One day, he's a lauded real-estate visionary being handed the key to the city by Mayor Frank Curran. Then, he's battling city officials as they appropriate his downtown properties in the name of some barely imaginable civic Xanadu being dubbed "the Gaslamp Quarter." He entertained the rich and famous in his Hotel San Diego suite full of priceless memorabilia and was romantically linked to actress Rose Marie, though he was actually a closeted homosexual and co-owner of California's notorious Pussycat chain of porn theaters, whose downtown branch was no small catalyst in his becoming persona non grata among the same metropolitan moguls who'd once feted him.
Vincent Paul Miranda helped shape downtown for much of the '70s and '80s, back when the district still clung to its Wild West, sailors-on-shore-leave legacy. His company Walnut Properties ran a string of movie houses south of Broadway. For a time, he also owned a legitimate stage theater downtown (Off Broadway), as well as several local hotels, including the Hotel San Diego, where he maintained a posh part-time residence.
In 1973, the bright, flashing marquees of his Cabrillo and Plaza theaters faced Broadway from the south side of Horton Plaza, with the Aztec, Casino, and Bijou operating just as colorfully and tirelessly on Fifth Avenue. Films were grinded out almost nonstop, from 9:30 a.m. through 5:30 a.m. (hence the term "grindhouse"), with action, horror, and soft-core sexploitation movies, usually paired alongside two older films and screened for 99 cents. This sort of triple-feature billing still packed a lot of movie houses back in the days before cable and satellite TV, VCRs, DVDs, DSL, HDTV, and the newest BFD. Downtown's old grindhouse row now exists only in the memory of cinemaniacs old enough to recall a time when Jaws made you afraid of the water, Friday the 13th made you afraid of hockey masks, and Star Trek: The Motion Picture made you afraid of sequels.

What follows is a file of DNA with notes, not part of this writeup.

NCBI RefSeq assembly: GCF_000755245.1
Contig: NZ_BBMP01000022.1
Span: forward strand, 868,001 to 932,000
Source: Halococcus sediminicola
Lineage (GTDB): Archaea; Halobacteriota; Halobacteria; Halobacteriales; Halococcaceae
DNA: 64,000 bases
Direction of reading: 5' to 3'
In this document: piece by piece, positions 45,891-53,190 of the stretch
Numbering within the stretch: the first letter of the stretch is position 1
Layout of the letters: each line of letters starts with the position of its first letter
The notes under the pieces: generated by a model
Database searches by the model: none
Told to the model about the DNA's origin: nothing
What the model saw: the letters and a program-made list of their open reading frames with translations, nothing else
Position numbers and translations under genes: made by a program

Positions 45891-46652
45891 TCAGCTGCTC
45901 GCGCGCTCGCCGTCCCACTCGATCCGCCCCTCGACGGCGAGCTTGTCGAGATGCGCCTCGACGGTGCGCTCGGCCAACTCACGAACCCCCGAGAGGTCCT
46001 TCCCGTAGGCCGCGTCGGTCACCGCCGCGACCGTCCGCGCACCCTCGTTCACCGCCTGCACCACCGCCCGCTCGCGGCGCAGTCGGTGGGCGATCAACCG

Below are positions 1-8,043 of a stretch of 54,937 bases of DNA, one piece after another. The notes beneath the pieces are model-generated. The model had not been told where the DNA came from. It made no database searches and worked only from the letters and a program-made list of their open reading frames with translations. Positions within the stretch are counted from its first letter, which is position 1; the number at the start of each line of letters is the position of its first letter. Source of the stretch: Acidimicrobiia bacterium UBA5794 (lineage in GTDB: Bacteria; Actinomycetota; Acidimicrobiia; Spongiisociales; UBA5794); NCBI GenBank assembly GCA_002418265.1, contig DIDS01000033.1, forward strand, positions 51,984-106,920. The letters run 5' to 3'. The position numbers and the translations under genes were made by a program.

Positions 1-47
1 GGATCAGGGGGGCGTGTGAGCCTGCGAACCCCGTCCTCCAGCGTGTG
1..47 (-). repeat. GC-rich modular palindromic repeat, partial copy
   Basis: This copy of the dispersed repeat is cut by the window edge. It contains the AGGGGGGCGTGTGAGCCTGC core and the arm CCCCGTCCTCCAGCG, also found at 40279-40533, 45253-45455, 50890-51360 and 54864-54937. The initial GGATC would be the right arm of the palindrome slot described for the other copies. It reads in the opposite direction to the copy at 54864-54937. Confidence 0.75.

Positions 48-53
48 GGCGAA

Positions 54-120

Even the Balboa Theatre on Fourth Avenue was run by Miranda's company during its final operational decade, right up until the city acquired it via eminent domain and confiscated the keys in 1986, leaving the majestic building to rot for the next 20 years. At that time, Walnut was running several dozen movie houses in California, offering the same sort of lowbrow fare proliferating at drive-ins and urban grindhouse districts.
Projectionist Dan Whitehead worked at all of Miranda's local theaters for over 20 years, beginning in 1973. "Mr. Miranda was a quiet and energetic guy. We got to know each other during the many drinking parties we had at the main office and at the Hotel San Diego. He had a motto that he had engraved on his license plate frame — 'work hard, play hard' — and that's what we all did. You could tell he really loved show business and loved movies and that it wasn't just a way to make money for him."